“Who is he?” Caelen asked.
“Jehan,” Darius said. “You see, he wears the white. Such a bright color for a dying order. He is the last of his kind.”
Darius nodded. “I feel sorry for the old man, so I offer him my protection. The bishops have killed too many to count and destroyed their writings. Such a shame to burn their writings.”
But not a shame to burn their bodies? “My mother believed their teachings,” Caelen said.
“A small remnant still holds to their beliefs. Cobus and the bishops do not deal kindly
with those who openly voice their agreement with the Casari. I pray your mother is safe.”
“My mother is safe,” Caelen said. He did not feel the need to tell Darius his mother had died three years earlier.
They continued to walk toward Jehan, but the Casari did not glance up. “And what about you?” Darius said. “What do you believe?”
“I don’t know what to believe.”
Jehan shut his book, laid it down on the stone ledge, and pushed himself up. He grabbed his cane and hobbled toward Caelen and Darius, the wooden rod clicking as he walked. When he came closer, Caelen could see the man’s face was leathery and wrinkled. He had deep-set eyes, a drooping nose, and a sunken mouth.
“Jehan,” Darius addressed him. “I would like for you to meet Caelen of Erras. He has come to see the count. He brings news of the war in the west.”
The old man cleared his throat, coughed, and cleared this throat again. He licked his lips, his gaze shifting between Caelen and the abbot. “What news?” The Casari rested his frail body against the neck of his cane.
“Alecon is still besieged,” Caelen said, “the people are starving, and day and night Cobus pounds the walls with his cursed machines.”
“And you’ve come hoping Talfor will be the one to lift the siege?” Jehan asked.
“I’ve come because the duke asked me to,” Caelen answered. Blood for blood. He should still be in Alecon, but fate had brought him here.
“Don’t waste your time with Talfor. He cannot save Perceval or the Aricin kingdom from destruction. Only Elias can do that.”
The king across the great sea.
Thirty years ago Elias had sent an expedition to this new world, and since then, he had abandoned his people. Yet the Casari were still loyal to him. The Casari were the great king’s priests, his prophets.
Ignorant fools. No wonder they’re a dying order.
“Maybe he can, priest, but he won’t,” Caelen said. And maybe Talfor would, but he couldn’t. No matter if the count sent a relief force in the morning, the kingdom of Aricin would not survive, which was why Caelen knew his journey to Cenlis was hopeless.
I should be in Alecon. The wolf head pommel felt cold in his palm, the eyes like ice, teeth snarling, eager to sink into Cobus’s flesh. I should be there. Blood for blood..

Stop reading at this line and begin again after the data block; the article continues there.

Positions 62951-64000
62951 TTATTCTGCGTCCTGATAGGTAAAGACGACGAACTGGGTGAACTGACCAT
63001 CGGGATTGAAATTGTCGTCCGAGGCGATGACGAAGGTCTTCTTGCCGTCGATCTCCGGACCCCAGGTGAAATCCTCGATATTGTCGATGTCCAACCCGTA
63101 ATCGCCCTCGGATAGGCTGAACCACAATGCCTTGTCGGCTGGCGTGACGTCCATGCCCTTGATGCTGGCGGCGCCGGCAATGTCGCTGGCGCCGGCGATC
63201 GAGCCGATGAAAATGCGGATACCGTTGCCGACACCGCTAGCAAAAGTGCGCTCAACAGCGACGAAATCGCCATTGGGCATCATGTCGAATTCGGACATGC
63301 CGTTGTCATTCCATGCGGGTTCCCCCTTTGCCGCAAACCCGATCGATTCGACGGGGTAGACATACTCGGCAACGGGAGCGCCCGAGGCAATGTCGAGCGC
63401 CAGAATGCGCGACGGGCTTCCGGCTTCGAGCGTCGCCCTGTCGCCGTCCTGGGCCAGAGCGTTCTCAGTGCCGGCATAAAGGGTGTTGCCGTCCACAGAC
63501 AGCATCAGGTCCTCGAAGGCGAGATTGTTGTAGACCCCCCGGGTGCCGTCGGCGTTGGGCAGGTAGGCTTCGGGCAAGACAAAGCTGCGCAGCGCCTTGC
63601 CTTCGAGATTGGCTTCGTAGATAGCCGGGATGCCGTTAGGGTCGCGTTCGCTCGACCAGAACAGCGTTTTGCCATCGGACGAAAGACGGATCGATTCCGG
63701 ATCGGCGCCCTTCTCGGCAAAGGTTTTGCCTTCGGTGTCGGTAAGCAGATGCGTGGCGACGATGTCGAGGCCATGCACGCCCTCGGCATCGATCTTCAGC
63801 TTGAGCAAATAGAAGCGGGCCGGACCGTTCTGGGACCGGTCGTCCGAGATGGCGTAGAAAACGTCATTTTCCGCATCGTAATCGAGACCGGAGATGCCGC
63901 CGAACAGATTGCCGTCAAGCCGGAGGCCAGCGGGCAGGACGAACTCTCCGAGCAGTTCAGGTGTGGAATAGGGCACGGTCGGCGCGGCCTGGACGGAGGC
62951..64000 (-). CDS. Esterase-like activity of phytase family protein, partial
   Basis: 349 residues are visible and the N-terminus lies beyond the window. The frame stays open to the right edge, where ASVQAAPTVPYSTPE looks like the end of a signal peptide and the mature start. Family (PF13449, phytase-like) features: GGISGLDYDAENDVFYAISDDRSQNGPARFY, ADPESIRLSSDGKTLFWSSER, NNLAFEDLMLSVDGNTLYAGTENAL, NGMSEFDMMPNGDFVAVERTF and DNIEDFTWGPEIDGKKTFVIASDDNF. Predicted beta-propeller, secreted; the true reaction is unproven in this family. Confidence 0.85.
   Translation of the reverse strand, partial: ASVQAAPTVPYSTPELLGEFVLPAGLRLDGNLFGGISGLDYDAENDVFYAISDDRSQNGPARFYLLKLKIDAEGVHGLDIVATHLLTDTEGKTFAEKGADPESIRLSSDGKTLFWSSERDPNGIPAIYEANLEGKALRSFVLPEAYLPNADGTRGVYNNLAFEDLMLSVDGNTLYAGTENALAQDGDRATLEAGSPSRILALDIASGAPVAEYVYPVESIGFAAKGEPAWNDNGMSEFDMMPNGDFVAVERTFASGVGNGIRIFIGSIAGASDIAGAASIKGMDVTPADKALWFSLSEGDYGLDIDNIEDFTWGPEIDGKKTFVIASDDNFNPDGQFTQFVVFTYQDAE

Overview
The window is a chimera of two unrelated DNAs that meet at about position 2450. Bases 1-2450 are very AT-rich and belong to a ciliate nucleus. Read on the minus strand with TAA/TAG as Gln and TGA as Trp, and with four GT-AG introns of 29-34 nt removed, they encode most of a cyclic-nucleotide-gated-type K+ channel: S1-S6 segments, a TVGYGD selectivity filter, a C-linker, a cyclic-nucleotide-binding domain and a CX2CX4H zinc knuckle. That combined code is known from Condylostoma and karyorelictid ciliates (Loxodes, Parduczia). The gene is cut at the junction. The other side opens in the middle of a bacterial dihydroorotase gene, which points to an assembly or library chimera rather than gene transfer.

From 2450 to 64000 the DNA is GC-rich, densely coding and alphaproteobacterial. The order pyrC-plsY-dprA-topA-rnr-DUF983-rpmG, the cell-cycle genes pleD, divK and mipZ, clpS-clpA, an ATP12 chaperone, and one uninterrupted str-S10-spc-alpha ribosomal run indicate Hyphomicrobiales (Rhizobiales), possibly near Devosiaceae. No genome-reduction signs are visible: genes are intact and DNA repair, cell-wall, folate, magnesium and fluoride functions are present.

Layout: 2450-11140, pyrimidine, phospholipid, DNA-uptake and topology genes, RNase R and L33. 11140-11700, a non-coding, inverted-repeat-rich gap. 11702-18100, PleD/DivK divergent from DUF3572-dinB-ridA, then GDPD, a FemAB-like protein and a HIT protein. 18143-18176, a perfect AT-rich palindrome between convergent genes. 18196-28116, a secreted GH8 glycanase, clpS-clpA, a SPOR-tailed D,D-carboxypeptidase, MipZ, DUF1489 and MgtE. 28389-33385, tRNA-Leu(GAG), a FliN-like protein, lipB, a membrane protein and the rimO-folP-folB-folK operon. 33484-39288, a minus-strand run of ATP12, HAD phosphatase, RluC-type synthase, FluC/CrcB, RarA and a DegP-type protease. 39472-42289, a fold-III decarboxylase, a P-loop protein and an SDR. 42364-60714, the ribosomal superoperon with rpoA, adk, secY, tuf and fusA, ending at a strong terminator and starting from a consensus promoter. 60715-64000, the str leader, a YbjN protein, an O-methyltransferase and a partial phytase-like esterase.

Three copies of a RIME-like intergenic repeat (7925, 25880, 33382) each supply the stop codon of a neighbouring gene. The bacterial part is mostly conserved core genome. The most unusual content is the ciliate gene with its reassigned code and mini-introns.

“Go there while you still can,” Jehan said, pointing his cane at Caelen. “Go there and wait. A great army is gathering there. You must go.” The cane shook in his bony fingers.
“What are you talking about, old man?” Caelen said. The only place he wanted to be was in Alecon.
“Chermon,” Jehan said.
“The city is a myth,” Caelen said. The City of the Ancients. A city beyond the lands of snow and ice. A place, some claimed, built by the hands of giants or by the ancient gods themselves. A city lined with gold and silver.
Jehan shook his head at the word myth. “No,” he said. “You must go. The people who walk in darkness will see a great light. Those who live in a dark land, the light will shine on them. For the yoke of their burden shall be broke along with the staff on their shoulders, the rod of their oppressor. For every boot of the warrior in battle and cloak rolled in blood will be for burning, fuel for the fire.”
Jehan lowered his staff and walked away, the rod clicking against the stones as he moved across the cloister. He exited through an archway on the opposite side of the courtyard.
“He is quoting one of the ancient texts,” Darius said. “There may have been a time when the Casari had a true gift but their power is gone. Jehan’s visions are no more trustworthy than the advice of a dog. He’s crazy.” Darius glanced in the direction where Jehan had gone. “Come. Let us go to the refectory to eat.”
Caelen followed Darius to the southern end of the courtyard, and they entered a long, rectangular shaped building. The monk motioned for Caelen to sit. Several rows of wooden benches and tables lined the hall, and Caelen sat at one closest to the door. Darius closed the door behind them, its frame snapping shut against the wooden doorposts. The aroma of fresh cheese and stew still lingered in the room.
“I believe we still have some beef stew left over from earlier,” Darius said. “I’ll be back shortly.” The abbot disappeared into the kitchen off to the right.
Caelen sat alone thinking about the war and Duke Perceval’s desperation when he had left Alecon. Count Talfor was not likely to send a relief force and then what? Perceval would die and his supporters would scatter and Cobus would have nearly everything.
Two brothers dead, one left, and then there was Lolek’s heir taken into hiding somewhere in the south.
The third brother, Benoic, would stay on his island kingdom he called Pagannia to the north and hope Cobus would not bring his army across the channel.
I should have stayed in Alecon. I’ll never have a better chance to kill him. If he rode back now, then perhaps…but no, he had a duty to his lord, and fate had brought him here.